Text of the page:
DWP report: Take-up for Fit for Work service lower than expected

Take-up for the Fit for Work service has been lower than expected, according to a report published by the Department for Work and Pensions (DWP).

The Evaluation of the fit for work service pilots – first year report, published on 1 March 2012, found that, by the end of March 2011, 6,726 employees had taken up the service offered by the pilot schemes, which is about 40% of the number expected.

The main reasons for the lower-than-expected take-up were the difficulties in generating the expected level of referrals from GPs and employers, and that the size of the core population of long-term sickness absentees may have been overestimated.

From April to June 2010, following Dame Carol Black’s 2008 review of the health of Britain’s working age population, 11 pilot Fit for Work services were established to provide personalised, case-managed support for employees in the early stages of sickness absence or ill-health in order to expedite return-to-work and support job retention.

The DWP commissioned a consortium involving the Institute for Employment Studies (IES), the Fit for Work Research Group at Liverpool University, the Social Policy Research Unit (SPRU) at the University of York and the National Institute of Economic and Social Research (NIESR) to evaluate the pilots.

The report found that both the volume and profile of employees were not in line with expectations. Take-up was significantly lower than expected and the 6,726 employees helped by services in the first year were much more likely to be people struggling at work with a health condition rather than the primary target group of people on a period of sickness absence from work.

The report also found that most employees had multiple needs. In addition to health conditions, most employees had other problems or concerns, which together presented significant risks to staying in work. Particularly complex cases involved combinations of multiple health conditions, personal difficulties and problems with their employer.

The evidence from service providers, employers and employees suggests that a successful approach to helping sickness absentees back to work includes:

  • Quick access to an holistic initial assessment;
  • Ongoing case management to identify latent concerns (often non-medical) and maintain momentum towards a return to work goal;
  • Fast access to physiotherapy or psychotherapy if required;
  • Facilitating better communication between employee and employer, and providing advice for return-to-work options; and
  • Advice to improve and manage longer-term health conditions.

Jim Hillage, director of research at the IES, said: “Helping employees get back to work from sickness absence as quickly as possible is a good thing for everyone concerned.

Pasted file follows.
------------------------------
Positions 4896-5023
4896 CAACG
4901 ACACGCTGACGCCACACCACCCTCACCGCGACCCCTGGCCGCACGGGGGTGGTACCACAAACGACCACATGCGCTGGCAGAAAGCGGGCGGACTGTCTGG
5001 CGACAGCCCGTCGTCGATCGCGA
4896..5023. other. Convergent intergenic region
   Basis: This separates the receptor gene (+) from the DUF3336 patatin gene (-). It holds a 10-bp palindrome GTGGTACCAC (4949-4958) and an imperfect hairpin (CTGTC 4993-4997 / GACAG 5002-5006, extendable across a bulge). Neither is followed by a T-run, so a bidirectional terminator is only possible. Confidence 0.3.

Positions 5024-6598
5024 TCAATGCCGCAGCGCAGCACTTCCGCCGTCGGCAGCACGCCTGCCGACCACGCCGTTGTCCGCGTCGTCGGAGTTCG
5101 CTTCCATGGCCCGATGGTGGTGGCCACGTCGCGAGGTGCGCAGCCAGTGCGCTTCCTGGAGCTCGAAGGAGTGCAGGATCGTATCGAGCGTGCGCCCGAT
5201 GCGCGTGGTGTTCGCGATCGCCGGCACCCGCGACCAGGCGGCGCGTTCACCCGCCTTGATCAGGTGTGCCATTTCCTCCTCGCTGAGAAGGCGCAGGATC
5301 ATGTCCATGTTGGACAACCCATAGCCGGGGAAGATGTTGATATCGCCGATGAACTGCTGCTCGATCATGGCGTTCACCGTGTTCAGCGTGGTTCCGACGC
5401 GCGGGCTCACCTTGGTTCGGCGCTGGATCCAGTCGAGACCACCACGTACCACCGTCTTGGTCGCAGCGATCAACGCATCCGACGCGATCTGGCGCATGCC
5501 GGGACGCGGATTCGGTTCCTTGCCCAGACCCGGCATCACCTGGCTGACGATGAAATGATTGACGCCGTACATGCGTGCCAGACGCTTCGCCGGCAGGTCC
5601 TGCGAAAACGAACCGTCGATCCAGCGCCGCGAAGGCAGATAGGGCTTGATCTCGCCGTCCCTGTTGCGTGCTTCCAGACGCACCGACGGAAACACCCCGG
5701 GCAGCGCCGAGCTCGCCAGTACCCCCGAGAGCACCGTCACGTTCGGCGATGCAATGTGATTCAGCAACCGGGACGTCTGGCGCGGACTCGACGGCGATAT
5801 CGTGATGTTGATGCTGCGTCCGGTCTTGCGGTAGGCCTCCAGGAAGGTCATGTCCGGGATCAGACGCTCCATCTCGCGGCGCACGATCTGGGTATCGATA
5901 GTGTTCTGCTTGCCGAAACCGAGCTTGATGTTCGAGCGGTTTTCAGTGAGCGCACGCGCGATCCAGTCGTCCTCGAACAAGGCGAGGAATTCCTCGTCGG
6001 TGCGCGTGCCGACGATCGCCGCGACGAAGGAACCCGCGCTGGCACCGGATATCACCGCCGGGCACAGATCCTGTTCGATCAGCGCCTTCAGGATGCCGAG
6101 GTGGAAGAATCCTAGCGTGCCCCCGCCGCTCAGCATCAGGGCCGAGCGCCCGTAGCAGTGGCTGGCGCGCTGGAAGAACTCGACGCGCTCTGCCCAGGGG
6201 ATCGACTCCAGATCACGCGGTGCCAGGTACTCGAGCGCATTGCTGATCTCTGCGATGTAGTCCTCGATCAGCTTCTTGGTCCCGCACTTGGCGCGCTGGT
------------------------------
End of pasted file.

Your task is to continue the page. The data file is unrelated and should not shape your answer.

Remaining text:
“If someone is absent for six months or longer due to ill-health, they have an 80% chance of being off work for five years. Staying in work is generally good for people’s health and a rapid return can improve workplace productivity and reduce the flow onto incapacity benefits.

“Often, employees who are off sick for some time are suffering from more than just a straightforward medical condition. The Fit for Work service can support GPs and help their patients access clinical services and also help them cope with other problems at home or in the workplace which prevent them then going back to work

“The Fit for Work service pilot projects worked with employees suffering from a range of conditions, from mild anxiety or depression to musculoskeletal problems like back pain. Some offered accelerated access to physiotherapy or psychotherapy. All offered a case-management service to help employers work with their employer to make changes to their workplace or role, such as altering their working pattern, type of work or team to accommodate their health condition. They also helped with domestic issues preventing people returning to work, such as financial or housing problems.

“This kind of support is particularly useful for smaller organisations, without the access to occupational health (OH) that larger organisations have. The interim evaluation shows that this kind of intervention has the potential to fill the gap between OH and the health service.

“The final evaluation report will assess the impact of the service on overall sickness absence and whether the benefits outweigh the cost.”

The final evaluation report is due in March 2013.

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